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3. Horsemarket St. The Old Market & Golden Square.


algy
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c1860. Demolishing the Old Court House built in 1614 which also housed the Town Jail, to make way for the new Market Hall. Stones from Warrington Friary had been used to build the supporting columns at the entrance of the Court House.

TheOldCourtHouse.jpg

 

An early print of the Old Market Square.

WarringtonMarketSquare.jpg

 

The Old Market Place gas lamp as featured in the previous print and on the following map of 1851 resembling a gear wheel or 'cog' between the words 'MARKET & PLACE'. The wall of the Olde Barley Mow can just be seen to the right of the lower part of the lamp base .

WarringtonTheoldMarketPlacelamp.jpg

 

1851 map of the Old Market Place.

1851marketplace.jpg

 

c1900. Market Street, The Cattle Market Pub on the right behind the gas lamp, by the junction with Peter street.

1900sMarketStreetTheCattleMarketPubontherightbehindthegaslamp.jpg

 

Another view of a busy Market Street.

1900sMarketStreet.jpg

 

1904. June 16th. Market Gate looking down Sankey Street from Buttermarket Street.

1904June16thMarketGatelookingdownSankeyStreetfromButtermarketStreet.jpg

 

A crowd gathered at Market gate at the entrance to Horsemarket Street awaiting the arrival of King Edward VII.

1900sMarketGate.jpg

 

1924. Market Gate on a rainy day.

1924MarketGateonarainyday.jpg

 

c1930. A barrel organ player outside the RoyalExchange in Golden Square in the old Market Place.

1930sbarrelorganplayeroutsidetheRoyalExchangeintheoldMarketPlace.jpg

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Did they really knock down a 17th Century jail to build the new market?! So sad. The pram parked outside The Royal Exchange made me smile though.

Certainly did! Tracey, I suppose after more than 200 years the town had outgrown the Court and Jail capacity. :unsure:

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I did a landscape history course in Norwich a few years ago. Our tutor told us 'preservation is a sign of poverty', ie whenever towns are rich enough they sweep away the old and build the new. Buildings we find picturesque now at one point were just a bit old fashioned and grubby and seen as an embarassment. When money was available, they'd re-build in the latest style.

 

This is why we still have so many beautiful old buildings in East Anglia, by the time of the industrial revolution all the money had left the sheep farming here and gone to heavy industry in the north west and not many could afford to re-build.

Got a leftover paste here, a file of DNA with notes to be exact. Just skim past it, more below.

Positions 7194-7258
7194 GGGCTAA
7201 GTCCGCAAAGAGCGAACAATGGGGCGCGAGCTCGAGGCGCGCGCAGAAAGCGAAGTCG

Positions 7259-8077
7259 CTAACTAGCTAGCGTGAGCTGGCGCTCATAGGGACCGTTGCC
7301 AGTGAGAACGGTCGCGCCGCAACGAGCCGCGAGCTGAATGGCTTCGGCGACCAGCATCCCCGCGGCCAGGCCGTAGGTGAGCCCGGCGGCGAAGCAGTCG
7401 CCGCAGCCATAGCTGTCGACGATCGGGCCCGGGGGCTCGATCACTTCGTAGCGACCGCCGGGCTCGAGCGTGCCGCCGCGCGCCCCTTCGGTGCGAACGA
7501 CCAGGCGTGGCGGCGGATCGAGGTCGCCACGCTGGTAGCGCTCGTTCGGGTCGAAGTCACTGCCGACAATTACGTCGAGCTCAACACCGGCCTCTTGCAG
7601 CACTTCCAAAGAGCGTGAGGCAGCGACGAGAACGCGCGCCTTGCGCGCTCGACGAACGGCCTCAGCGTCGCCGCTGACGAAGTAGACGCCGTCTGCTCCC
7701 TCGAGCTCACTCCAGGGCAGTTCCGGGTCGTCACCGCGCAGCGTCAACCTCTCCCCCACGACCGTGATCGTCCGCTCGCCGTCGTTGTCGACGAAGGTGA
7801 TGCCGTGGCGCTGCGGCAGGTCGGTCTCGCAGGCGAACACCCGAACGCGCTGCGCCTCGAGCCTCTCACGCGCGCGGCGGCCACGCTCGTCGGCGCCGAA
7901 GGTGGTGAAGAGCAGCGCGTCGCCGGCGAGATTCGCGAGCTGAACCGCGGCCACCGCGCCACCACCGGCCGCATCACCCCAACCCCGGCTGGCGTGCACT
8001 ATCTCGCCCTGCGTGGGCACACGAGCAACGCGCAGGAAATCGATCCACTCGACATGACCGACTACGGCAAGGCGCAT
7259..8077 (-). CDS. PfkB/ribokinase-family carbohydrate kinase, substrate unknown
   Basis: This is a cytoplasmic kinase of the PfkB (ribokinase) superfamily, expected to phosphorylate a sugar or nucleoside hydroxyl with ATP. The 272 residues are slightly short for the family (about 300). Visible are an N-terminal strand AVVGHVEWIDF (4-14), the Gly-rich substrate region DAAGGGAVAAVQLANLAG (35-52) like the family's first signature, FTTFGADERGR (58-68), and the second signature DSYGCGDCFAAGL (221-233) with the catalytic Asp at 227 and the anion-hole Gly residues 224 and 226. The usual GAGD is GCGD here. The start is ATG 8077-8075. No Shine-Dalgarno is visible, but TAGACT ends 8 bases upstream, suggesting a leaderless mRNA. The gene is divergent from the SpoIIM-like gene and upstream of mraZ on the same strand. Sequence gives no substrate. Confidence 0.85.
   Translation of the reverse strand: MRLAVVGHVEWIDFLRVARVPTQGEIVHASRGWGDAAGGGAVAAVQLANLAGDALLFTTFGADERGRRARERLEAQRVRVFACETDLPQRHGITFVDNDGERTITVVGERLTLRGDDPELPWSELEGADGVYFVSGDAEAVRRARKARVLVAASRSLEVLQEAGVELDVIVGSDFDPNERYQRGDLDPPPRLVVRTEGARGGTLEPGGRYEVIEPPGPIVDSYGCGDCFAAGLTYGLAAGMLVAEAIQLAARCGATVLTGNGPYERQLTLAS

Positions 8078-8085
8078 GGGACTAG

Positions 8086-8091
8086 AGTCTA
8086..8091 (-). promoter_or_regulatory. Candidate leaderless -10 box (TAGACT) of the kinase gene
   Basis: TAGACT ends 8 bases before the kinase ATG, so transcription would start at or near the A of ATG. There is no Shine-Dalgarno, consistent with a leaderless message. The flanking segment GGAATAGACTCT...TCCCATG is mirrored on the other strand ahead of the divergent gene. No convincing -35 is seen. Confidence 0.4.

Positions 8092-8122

The Victorians also strike me as an arrogant lot, they were unshakable in their belief they were doing they right thing. I can't imagine they thought for a second that a 17th Century building could be more important or interesting than their new market.

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I did a landscape history course in Norwich a few years ago. Our tutor told us 'preservation is a sign of poverty', ie whenever towns are rich enough they sweep away the old and build the new. Buildings we find picturesque now at one point were just a bit old fashioned and grubby and seen as an embarassment. When money was available, they'd re-build in the latest style.

 

This is why we still have so many beautiful old buildings in East Anglia, by the time of the industrial revolution all the money had left the sheep farming here and gone to heavy industry in the north west and not many could afford to re-build.

 

The Victorians also strike me as an arrogant lot, they were unshakable in their belief they were doing they right thing. I can't imagine they thought for a second that a 17th Century building could be more important or interesting than their new market.

 

Good logical thinking Tracey, on reflection I suppose it is a process of being there at the time and seeing it as it really is, as you stated the Victorians saw squalid poorly constructed buildings in need of expensive repair so why would they throw money at slums. My wife always yearned to live in a half timbered country cottage, two years ago we viewed one outside Nantwich on the Woore road, when we came out she had completely changed her mind, small windows, poorly lit rooms, uneven floors, our beds etc. could not have been got into the bedrooms and so on, she has mentioned viewing one since. Most of these old properties are best seen from the outside where they project a chocolate box image, totally different inside.

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True enough, they're also very cold and drafty. One of my friends lives in a beautiful thatched cottage. Originally it was a single cell one up one down building with an overall footprint of about 5 x 5 metres. She did some research into it's history and found it was originally home to a family with 6 children!

 

Also the number of thatch fires on the local news here puts me off older properties.

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Speaking from recent experience, I can see both sides of the case. I loved living in the Ring O' Bells, but we had to get used to windows freezing up occasionally, draughts most of the time, upstairs floors more like ploughed fields and one bedroom where you couldn't put anything remotely circular down lest it roll to the door!

This was a building which had been kept reasonably up-to-date until Greenalls sold it on!

On the other hand, I would hate to see any major changes to its structure or looks as it has so much character.

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